The first comprehensive monograph on the art of Joe Zucker, this career-spanning survey deals with all the artist’s various bodies of work, from his grid paintings of the 1960s to his latest work, including the monumental 1000 Brushstrokes (2015–2016). Zucker’s art is rooted in a conceptual framework where tools, materials, processes, procedures, content, and subject matter are all interrelated.
Zucker has flown under the radar of larger public awareness due to the frequent transformations in his art from one style to another, and thus his work has not been easily characterized and identified. Nevertheless, he has forged a powerful artistic persona as a process artist with a certain pop inflection, who not only grapples with formal and theoretical concerns but also explores themes of history, culture, and Americana. Working with materials ranging from cotton balls, sash cord, peg boards and squeegees to acrylic and rhoplex, and exploring such themes as the grid, the history of cotton, ancient civilizations, an assortment of “dubious characters,” paintings that paint themselves, as well as meditations on the studio, Zucker merges materials, process, and content—abstract and otherwise—to produce compelling works of extraordinary inventiveness, irony, and passion.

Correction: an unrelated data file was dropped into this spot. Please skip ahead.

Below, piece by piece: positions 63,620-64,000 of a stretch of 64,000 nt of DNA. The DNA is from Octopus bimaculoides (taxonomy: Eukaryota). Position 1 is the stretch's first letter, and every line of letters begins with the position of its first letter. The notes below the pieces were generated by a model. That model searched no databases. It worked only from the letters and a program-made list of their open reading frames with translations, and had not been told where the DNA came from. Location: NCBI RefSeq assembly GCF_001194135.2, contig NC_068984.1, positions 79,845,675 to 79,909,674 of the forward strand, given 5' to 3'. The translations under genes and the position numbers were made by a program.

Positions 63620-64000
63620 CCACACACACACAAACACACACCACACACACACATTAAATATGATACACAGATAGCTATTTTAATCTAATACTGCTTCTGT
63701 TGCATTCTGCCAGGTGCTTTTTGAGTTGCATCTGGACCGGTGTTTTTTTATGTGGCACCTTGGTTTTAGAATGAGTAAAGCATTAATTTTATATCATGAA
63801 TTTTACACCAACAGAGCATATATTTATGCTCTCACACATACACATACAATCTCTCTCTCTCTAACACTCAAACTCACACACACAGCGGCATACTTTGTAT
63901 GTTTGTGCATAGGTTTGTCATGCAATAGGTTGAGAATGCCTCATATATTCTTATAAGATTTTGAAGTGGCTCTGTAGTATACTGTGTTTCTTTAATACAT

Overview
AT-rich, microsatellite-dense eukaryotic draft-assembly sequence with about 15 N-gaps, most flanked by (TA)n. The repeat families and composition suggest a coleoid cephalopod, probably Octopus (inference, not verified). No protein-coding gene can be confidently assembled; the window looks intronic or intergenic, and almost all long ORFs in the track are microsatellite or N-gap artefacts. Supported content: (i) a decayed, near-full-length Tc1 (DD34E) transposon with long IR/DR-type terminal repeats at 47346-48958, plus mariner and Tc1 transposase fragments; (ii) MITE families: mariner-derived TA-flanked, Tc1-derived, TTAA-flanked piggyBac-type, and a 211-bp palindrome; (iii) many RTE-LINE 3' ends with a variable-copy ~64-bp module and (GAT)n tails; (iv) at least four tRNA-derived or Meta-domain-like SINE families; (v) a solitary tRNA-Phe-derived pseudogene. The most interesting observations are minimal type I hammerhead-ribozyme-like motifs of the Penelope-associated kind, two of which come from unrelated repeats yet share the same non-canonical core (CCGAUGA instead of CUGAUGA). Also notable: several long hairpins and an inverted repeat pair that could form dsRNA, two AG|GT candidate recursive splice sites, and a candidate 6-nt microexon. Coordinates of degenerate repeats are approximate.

John Elderfield is Chief Curator Emeritus of Painting and Sculpture at The Museum of Modern Art, New York.
Terry R. Myers
Terry R. Myers is a critic, curator, and professor at the Art Institute of Chicago.
Alex Bacon is a scholar, writer, and curator.
Phong Bui is an artist, writer, curator, and publisher of The Brooklyn Rail.